Cravings and urges to use alcohol or drugs can make recovery feel challenging. Although short-lived, cravings are a major contributing factor in potential relapses after a period of abstinence from drugs and alcohol. Learn more about how the brain plays a role in addiction and how to build strength for recovery.
Everyone’s brains are wired differently but reward and motivation centers of the brain are the same for everyone. The release of dopamine plays a role in addiction and drug use. Pavlov’s classical conditioning approach has been used to explain behavioral motivation to use drugs or alcohol for a long time. Cravings can result from repeated pairing, according to the study, of certain environmental or external cues (people, places, sounds) even when the drug is not present. With repeated pairing of a cue with a reward, the motivation center of the brain seeks to obtain the reward. The desirable object doesn’t need to be present for triggers to occur which explains why people use drugs after long periods of abstinence.
The incentive sensitization theory suggests an incentive salience is a relatively unconscious process involving highly sensitized neural systems such as the mesocorticolimbic brain system. The pairing of an external stimulus cue with drug use primes a person to seek out more of the reward, further amplified by certain neurobiological and physiological states and other brain changes induced by repeated drug use over time.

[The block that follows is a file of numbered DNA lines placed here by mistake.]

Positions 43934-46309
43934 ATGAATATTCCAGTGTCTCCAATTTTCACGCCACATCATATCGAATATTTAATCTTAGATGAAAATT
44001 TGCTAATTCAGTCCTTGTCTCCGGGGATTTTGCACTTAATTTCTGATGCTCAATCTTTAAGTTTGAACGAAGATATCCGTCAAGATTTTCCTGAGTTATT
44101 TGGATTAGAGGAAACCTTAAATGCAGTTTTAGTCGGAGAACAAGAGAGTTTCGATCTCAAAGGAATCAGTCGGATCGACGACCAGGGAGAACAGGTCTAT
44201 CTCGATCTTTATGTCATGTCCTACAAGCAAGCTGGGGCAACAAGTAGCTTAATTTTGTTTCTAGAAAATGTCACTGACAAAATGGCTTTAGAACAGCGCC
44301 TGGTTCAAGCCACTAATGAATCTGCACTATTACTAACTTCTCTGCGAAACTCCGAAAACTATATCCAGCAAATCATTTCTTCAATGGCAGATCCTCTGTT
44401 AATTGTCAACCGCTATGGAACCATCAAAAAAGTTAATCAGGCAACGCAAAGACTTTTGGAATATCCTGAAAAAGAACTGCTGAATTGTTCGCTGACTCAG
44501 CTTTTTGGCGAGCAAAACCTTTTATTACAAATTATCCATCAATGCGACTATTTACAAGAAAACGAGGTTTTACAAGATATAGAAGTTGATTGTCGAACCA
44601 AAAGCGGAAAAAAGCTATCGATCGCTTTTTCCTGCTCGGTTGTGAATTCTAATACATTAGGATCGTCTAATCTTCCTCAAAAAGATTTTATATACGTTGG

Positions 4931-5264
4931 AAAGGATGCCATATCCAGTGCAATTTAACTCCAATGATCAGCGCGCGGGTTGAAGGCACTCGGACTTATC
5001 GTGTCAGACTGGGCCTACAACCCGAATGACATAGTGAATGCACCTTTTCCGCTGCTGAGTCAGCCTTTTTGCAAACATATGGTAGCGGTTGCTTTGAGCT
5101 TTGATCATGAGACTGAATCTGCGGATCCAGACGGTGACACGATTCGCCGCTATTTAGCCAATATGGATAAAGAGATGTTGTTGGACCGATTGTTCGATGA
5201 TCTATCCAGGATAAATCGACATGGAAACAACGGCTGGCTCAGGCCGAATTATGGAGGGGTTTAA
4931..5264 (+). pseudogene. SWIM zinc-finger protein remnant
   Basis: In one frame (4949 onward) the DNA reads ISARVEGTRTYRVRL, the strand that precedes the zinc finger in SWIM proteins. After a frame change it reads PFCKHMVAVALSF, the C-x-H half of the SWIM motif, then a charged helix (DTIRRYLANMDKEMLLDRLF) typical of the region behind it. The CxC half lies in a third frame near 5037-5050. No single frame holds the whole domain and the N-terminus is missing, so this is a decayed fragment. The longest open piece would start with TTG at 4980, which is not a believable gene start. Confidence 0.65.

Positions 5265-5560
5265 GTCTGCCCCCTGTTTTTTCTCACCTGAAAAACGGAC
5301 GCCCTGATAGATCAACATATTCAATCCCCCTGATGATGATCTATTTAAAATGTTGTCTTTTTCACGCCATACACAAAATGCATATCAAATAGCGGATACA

Researchers are using new technology called designer receptors activated by designer drugs (DREADDs) to repeatedly disrupt the ventral pallidum, a part of the brain involved in conditioned and unconditioned reward-seeking behaviors. The drugs are used to repeatedly disrupt ventral pallidum activity in rats. Some rats attribute strong incentive salience to a conditioned stimulus cue (metal lever inserted into a chamber) which predicts reward (food, for instance). Sign-trackers are more likely to approach the metal lever and sniff or nibble when it appears associated with a reward. Following inactivation of the ventral pallidum, researchers inserted a lever into the experimental chamber for 10 seconds, followed by a food pellet reward when lever was withdrawn. Food was given to the rats regardless of behavior but the sign-tracker rats pressed the lever and bit it as if it were the reward itself.
By injecting clozapine N-oxide (CNO) into the ventral pallidum, researchers were able to suppress activity of the ventral pallidum and block the rats’ sign-tracking behavior (lever pressing) which led to the conclusion that inactivation of the ventral pallidum during ‘sign-tracking’ disrupted the transfer of incentive value to obtain the reward. The ventral pallidum, in other words, plays a key role in motivational behaviors underlying drug addiction.
People in recovery face triggers which motivate individuals to use even after prolonged periods of abstinence and sobriety. Identifying and managing triggers to avoid relapse is a key part of recovery.
Hired Power seeks to help individuals with addiction build strength and resilience in recovery. Call us to find out how we can help you break through the cycle of addiction.
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